The influence of various factors on the postoperative prognosis of patients was examined by a univariate analysis (Table 2 ). There was no association between postoperative survival and the following variables: gender (male vs female); age (≥ 65 years vs< 65 years); cell type (squamous cell carcinoma vs others); pathologic T factor (T1 vs T2); number of metastatic nodes (one vs two or more); station of metastatic nodes (hilar vs pulmonary nodes); surgical methods (lobectomy or segmentectomy vs bilobectomy or pneumonectomy). A significant influence was observed only with regard to the extent of nodal involvement (macroscopic vs microscopic metastasis) and adjuvant therapy. The 5YSR and MST of 21 patients in whom microscopic N1 disease was diagnosed and 22 patients in whom macroscopic N1 disease was diagnosed were 76.0%/3,123 days and 27.6%/632 days, respectively (p = 0.001; Fig 2 ). The 5YSR and MST of 20 patients who received adjuvant therapy (chemotherapy in 18 patients and radiotherapy in 2 patients) were 57.6% and 1,155 days, respectively, compared with 46.6% and 854 days in the 23 patients who did not receive adjuvant therapy (p = 0.036; Fig 3 ).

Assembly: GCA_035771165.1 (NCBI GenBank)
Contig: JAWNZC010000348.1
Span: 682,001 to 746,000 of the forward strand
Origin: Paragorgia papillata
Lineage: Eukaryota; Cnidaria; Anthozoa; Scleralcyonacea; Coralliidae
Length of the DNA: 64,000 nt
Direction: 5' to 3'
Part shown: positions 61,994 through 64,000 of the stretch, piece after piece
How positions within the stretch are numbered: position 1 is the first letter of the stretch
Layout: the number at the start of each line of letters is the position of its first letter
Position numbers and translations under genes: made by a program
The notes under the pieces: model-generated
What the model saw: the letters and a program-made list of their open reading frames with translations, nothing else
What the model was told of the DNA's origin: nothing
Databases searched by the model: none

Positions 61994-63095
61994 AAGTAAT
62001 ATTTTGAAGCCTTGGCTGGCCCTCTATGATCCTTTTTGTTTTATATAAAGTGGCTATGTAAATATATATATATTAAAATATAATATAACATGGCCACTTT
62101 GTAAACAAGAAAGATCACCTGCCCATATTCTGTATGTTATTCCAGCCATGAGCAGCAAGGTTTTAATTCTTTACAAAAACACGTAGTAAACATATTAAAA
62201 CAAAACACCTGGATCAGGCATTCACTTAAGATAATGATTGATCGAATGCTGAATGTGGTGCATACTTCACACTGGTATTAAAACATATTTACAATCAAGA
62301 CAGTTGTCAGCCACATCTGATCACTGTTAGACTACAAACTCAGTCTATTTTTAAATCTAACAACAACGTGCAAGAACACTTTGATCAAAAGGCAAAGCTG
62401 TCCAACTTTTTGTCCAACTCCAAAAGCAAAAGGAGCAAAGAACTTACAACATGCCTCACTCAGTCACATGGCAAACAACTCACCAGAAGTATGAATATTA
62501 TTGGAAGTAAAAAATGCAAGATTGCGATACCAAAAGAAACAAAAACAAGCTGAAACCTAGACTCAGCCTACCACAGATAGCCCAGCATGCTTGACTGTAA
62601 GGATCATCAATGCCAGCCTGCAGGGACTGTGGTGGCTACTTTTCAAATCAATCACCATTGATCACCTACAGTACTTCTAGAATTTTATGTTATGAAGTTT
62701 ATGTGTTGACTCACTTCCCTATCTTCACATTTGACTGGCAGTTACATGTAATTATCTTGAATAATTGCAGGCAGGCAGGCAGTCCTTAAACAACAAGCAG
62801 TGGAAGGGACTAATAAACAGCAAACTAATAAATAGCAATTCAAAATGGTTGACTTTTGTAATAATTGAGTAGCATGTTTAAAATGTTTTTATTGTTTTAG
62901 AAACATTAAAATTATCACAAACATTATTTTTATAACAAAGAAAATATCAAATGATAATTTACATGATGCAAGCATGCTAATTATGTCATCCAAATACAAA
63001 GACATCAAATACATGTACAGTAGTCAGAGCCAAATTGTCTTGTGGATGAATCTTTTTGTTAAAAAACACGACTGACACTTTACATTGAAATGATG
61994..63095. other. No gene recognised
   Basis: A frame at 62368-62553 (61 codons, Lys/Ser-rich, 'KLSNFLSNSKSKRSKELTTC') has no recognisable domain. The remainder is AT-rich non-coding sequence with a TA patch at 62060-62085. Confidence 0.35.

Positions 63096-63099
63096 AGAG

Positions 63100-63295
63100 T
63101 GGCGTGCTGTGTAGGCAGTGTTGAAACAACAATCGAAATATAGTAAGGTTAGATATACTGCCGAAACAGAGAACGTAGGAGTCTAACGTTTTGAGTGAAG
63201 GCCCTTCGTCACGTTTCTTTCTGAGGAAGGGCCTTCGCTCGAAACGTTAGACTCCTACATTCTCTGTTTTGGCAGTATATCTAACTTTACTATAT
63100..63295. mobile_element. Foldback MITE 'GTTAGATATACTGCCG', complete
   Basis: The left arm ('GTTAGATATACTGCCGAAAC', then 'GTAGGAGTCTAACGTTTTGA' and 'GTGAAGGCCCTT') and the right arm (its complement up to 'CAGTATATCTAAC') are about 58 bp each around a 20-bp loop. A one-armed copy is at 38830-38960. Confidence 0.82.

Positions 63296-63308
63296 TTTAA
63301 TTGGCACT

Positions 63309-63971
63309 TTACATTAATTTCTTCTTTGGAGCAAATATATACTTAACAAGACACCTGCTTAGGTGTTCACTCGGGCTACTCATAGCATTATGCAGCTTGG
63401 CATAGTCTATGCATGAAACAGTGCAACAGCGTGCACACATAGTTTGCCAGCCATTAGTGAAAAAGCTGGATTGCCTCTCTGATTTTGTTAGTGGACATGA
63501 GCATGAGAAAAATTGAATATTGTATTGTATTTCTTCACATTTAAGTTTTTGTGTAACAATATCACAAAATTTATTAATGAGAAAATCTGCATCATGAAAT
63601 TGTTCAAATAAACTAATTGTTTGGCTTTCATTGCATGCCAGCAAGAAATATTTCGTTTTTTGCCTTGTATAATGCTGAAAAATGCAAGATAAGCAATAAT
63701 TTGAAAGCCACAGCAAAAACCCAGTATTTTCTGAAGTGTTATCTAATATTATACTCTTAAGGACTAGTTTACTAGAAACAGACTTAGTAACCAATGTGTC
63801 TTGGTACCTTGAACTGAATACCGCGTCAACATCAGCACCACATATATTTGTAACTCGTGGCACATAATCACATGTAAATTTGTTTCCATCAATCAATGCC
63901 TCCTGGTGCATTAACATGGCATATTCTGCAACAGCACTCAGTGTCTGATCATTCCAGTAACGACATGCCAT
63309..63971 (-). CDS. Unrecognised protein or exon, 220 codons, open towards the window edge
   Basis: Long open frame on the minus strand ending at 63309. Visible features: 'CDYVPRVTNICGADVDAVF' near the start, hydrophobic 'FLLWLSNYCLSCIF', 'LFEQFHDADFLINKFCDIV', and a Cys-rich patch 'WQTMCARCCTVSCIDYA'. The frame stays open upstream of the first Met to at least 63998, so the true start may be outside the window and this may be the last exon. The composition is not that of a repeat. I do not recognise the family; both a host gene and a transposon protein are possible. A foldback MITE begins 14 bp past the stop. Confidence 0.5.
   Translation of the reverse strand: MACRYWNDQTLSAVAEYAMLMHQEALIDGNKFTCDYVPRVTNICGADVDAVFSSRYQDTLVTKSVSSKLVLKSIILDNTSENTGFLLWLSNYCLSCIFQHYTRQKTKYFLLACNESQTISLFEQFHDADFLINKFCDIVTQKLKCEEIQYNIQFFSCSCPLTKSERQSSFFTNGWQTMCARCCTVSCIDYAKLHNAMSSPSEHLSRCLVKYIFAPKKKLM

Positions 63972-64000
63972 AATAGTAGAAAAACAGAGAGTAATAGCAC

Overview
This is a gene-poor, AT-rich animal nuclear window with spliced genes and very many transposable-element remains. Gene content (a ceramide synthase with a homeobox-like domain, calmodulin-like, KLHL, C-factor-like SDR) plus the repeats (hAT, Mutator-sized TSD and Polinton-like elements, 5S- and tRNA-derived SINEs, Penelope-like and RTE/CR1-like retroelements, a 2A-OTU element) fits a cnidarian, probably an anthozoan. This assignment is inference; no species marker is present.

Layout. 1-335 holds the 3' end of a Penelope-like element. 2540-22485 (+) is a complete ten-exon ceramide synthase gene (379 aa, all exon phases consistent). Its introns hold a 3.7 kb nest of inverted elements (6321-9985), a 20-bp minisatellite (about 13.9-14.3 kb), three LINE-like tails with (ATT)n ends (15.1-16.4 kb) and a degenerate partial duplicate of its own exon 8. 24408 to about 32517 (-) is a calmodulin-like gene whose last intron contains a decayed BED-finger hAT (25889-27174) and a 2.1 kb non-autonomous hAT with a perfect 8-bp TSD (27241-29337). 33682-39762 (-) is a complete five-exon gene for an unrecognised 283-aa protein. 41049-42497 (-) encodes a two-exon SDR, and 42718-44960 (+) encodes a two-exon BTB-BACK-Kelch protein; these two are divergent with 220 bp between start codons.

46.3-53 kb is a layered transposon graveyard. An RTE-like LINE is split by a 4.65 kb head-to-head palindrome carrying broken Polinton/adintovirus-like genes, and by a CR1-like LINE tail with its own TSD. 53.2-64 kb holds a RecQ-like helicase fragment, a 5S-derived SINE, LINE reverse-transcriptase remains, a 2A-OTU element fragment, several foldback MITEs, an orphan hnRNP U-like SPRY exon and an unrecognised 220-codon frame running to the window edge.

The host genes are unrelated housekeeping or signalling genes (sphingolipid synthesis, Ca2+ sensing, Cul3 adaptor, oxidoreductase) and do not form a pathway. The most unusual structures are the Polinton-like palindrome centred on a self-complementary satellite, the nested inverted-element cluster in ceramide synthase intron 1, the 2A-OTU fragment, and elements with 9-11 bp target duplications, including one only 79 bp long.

A multivariate analysis revealed that macroscopic N1 disease was an independent factor for poor prognosis at a hazard ratio of 7.87 (p = 0.001); postoperative adjuvant therapy was an independent factor for favorable prognosis, and the hazard ratio was 8.70 when no adjuvant therapy was performed after resection (p = 0.002; Table 2).

Significance of Postoperative Adjuvant Therapy for Patients With Macroscopic Stage II-N1 NSCLC

Considering the results described above, the effect of adjuvant therapy on the survival of the microscopic and macroscopic N1 subgroups was examined. Postoperative adjuvant therapy did not influence the survival of the 21 patients with microscopic N1 disease. The 5YSR of 11 patients who underwent adjuvant therapy (chemotherapy for 11 patients) was 72.9%, and that of the other 10 patients was 80.0% (p = 0.316; Fig 4top, a). On the other hand, in the subgroup with macroscopic N1 disease, significant survival benefits were observed in 9 patients who received adjuvant therapy (7 chemotherapy and 2 radiotherapy), as compared with the 13 patients who did not receive any adjuvant therapy after resection (3-year survival rates, 55.6% with adjuvant therapy vs 18.5% without adjuvant therapy; p = 0.037; Fig 4bottom, b).